I thought that after the European tragedy of the twentieth century, the idea of ethnic superiority was considered for us on the continent unacceptable, shameful, and even criminally punishable. In a civilized society, of course, and even moreso in Church society. And here are the proud speeches about racial superiority and religious exclusivity: “’O God, I thank Thee,’ and other foolish words…” (Canon of St. Andrew of Crete, Ode 9). The Patriarch says such things so openly and pretentiously that it’s even become frightful. Are we really so far apart already? It’s only now becoming clear…
—But the Church in Ukraine is also under pressure right now on the basis of nationalist ideas?
—Exactly, and neither the authorities nor the schismatics are hiding it. It’s precisely the premise of insufficient “Ukrainiansm” that’s used as the basis for persecuting the Church in Ukraine. I don’t want to believe that the Istanbul Church and our local persecutors have the same ideological foundation. Moreover, it was at the Council of Constantinople in the nineteenth century that ethnophyletism was condemned as a heresy.
—Is it possible to draw a dividing line between patriotism and chauvinism? In the Greek world, for example?
—Greek patriotism is not just a positive phenomenon, but heroic. The history of the Greeks’ fight for the purity of their faith, for the Orthodoxy of their people, for their sacred objects and the land of their great forebears, evokes respect and admiration. At the same time, Greek patriotism is deeply Orthodox. It’s a wonderful example for our Ukrainian people. Our patriotism, unfortunately, was Orthodox only in the era of the Cossacks, but now everything is the exact opposite—although it sometimes masquerades under Orthodox symbols.
We have great respect and appreciation for the prophecies of the Greek saints of the twentieth century on the future restoration of the glory of Agia Sophia in Constantinople and other holy sites. At the same time, take note: The Greek ascetics of piety of the twentieth century, from the Holy Mountain and other places, always had great respect and reverence for the Slavic Churches—especially for the Russian Orthodox Church and its faithful, unlike some of their contemporaries—ecclesiastical chauvinists. Compare the warm and heartfelt attitude for the Slavic saints of last century, up to our contemporary, St. Paisios the Athonite, with the statement, for example, of Metropolitan Chrysostomos of Zakynthos in 1947:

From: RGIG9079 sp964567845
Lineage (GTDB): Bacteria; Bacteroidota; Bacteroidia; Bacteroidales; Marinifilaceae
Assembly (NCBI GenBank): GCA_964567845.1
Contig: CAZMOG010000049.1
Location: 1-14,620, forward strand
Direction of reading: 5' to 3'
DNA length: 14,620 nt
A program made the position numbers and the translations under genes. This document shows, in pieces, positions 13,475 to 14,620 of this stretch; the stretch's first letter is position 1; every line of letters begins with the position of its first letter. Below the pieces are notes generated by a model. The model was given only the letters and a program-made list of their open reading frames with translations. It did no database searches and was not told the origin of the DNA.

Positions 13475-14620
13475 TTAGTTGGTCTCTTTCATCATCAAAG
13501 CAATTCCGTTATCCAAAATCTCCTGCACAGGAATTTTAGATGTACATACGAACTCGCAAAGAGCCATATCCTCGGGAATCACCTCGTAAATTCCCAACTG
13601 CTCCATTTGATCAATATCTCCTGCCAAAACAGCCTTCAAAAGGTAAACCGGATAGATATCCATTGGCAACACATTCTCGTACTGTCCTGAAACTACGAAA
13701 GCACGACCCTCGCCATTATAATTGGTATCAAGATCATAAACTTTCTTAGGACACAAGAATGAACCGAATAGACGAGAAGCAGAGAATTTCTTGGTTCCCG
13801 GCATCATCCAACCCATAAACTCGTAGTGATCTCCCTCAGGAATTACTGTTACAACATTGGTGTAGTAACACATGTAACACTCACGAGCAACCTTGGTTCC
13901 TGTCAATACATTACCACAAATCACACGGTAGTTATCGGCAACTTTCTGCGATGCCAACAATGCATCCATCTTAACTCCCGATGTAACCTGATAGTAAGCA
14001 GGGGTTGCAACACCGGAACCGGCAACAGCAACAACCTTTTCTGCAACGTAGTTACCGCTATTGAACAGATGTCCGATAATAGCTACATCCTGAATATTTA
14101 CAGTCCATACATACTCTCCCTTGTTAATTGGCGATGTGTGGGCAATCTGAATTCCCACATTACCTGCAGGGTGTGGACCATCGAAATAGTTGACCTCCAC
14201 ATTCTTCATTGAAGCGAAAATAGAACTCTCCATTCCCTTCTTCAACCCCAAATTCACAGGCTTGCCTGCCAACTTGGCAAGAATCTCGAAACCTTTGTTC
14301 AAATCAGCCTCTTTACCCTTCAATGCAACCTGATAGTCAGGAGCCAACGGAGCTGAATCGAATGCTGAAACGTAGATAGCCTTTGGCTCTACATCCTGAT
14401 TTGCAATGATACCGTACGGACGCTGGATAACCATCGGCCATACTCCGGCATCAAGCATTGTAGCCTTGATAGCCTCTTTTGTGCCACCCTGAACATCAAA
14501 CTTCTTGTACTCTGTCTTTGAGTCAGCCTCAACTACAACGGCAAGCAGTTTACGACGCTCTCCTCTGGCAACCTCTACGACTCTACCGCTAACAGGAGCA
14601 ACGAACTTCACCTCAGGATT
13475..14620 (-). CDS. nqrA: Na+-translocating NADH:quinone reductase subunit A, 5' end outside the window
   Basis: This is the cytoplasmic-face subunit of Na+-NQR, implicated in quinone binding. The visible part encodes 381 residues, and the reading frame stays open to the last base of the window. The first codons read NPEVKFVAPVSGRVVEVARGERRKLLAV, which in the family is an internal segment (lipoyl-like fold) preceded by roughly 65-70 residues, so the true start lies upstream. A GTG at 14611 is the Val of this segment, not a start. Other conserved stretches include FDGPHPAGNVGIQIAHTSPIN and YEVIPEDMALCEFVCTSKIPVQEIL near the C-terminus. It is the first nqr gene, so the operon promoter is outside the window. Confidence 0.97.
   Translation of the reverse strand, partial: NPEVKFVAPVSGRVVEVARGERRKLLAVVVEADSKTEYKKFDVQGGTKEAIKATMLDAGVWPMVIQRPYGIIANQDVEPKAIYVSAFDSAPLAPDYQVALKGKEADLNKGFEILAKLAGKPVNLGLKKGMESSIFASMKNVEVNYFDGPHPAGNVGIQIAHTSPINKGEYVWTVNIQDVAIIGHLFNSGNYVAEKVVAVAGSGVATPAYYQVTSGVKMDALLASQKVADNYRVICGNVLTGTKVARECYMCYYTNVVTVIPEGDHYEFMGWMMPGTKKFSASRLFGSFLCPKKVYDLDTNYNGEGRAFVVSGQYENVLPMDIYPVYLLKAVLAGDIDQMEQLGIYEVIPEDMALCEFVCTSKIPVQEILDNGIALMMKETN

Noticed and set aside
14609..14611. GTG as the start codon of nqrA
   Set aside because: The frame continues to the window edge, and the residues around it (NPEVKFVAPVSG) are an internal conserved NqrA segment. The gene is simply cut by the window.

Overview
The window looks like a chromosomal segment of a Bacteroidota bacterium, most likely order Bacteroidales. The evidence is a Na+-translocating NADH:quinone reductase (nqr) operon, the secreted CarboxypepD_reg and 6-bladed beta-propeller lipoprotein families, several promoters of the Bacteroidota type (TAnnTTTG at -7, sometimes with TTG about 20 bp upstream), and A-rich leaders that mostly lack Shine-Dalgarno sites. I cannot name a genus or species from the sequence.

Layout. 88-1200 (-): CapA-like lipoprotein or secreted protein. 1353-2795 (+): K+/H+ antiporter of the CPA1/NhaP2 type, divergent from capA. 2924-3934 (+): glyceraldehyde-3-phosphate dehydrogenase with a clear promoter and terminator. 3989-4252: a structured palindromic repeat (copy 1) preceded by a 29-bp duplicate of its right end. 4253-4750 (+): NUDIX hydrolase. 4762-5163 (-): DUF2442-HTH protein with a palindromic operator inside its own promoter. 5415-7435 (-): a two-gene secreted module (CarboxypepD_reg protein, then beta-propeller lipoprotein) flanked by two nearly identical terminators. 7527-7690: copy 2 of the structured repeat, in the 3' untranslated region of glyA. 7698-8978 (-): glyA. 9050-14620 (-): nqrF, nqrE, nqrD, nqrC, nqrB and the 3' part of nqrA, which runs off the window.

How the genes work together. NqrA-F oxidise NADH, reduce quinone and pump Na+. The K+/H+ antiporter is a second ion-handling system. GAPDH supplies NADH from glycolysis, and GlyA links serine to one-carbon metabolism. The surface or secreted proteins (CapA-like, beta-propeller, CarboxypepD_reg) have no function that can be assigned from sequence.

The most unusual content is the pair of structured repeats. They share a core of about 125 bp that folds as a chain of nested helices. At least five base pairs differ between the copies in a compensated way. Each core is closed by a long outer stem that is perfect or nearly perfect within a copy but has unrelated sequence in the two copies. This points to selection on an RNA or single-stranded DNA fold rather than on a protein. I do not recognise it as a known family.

The Greek Orthodox Church, made up of the Greek Orthodox Patriarchates and the other autocephalous Greek Churches, has as its enemies not just papism and the Western Catholic church, but also Slavdom, and the Slavic Orthodox Churches under the protection of the Russian Patriarchate… And if the Slavic peoples forget that the Greeks gave them culture and that they received the light of the Christian faith from the Christian lamp of Greek Byzantium, through Greek missionaries, and that they should therefore give, out of gratitude, the due reverence and favor to the Greek race that educated and enlightened them, and not show themselves as low and ungrateful adversaries, then the pan-Orthodox consciousness will sweep away their dark and treacherous plans… The Greek Orthodox Eastern Church is again called upon to wage a gigantic Church struggle, on the one hand, against the Western Roman Catholic church and its propaganda, and on the other—against the Slavic Churches. But, passing between these Scylla and Charybdis, it will still come out strong and intact.
The situation hasn’t changed at all since then. The Greek world is very different. I, and many other of the faithful, are fortunate to have regular communication with several spiritual fathers of Athos and Greece and also with Greek clergy and hierarchs. What can I say? Those who serve God in podvigsand prayer are patriots of their people, but remain “citizens of the Church,” where there is neither Greek nor Jew… (Col. 3:11). Moreover, the more this or that clergyman fits the definition of an “ascetic of piety,” the more warm and loving he is towards the Russian Church. This is seen among both the elderly and the younger priests and monks. Why is that? Therе’s reason to ponder. At the same time, there are regular religious chauvinists in the Churches of the Greek tradition. But chauvinism and racism, although with a Church flavor, are signs of neither great faith nor of a great mind.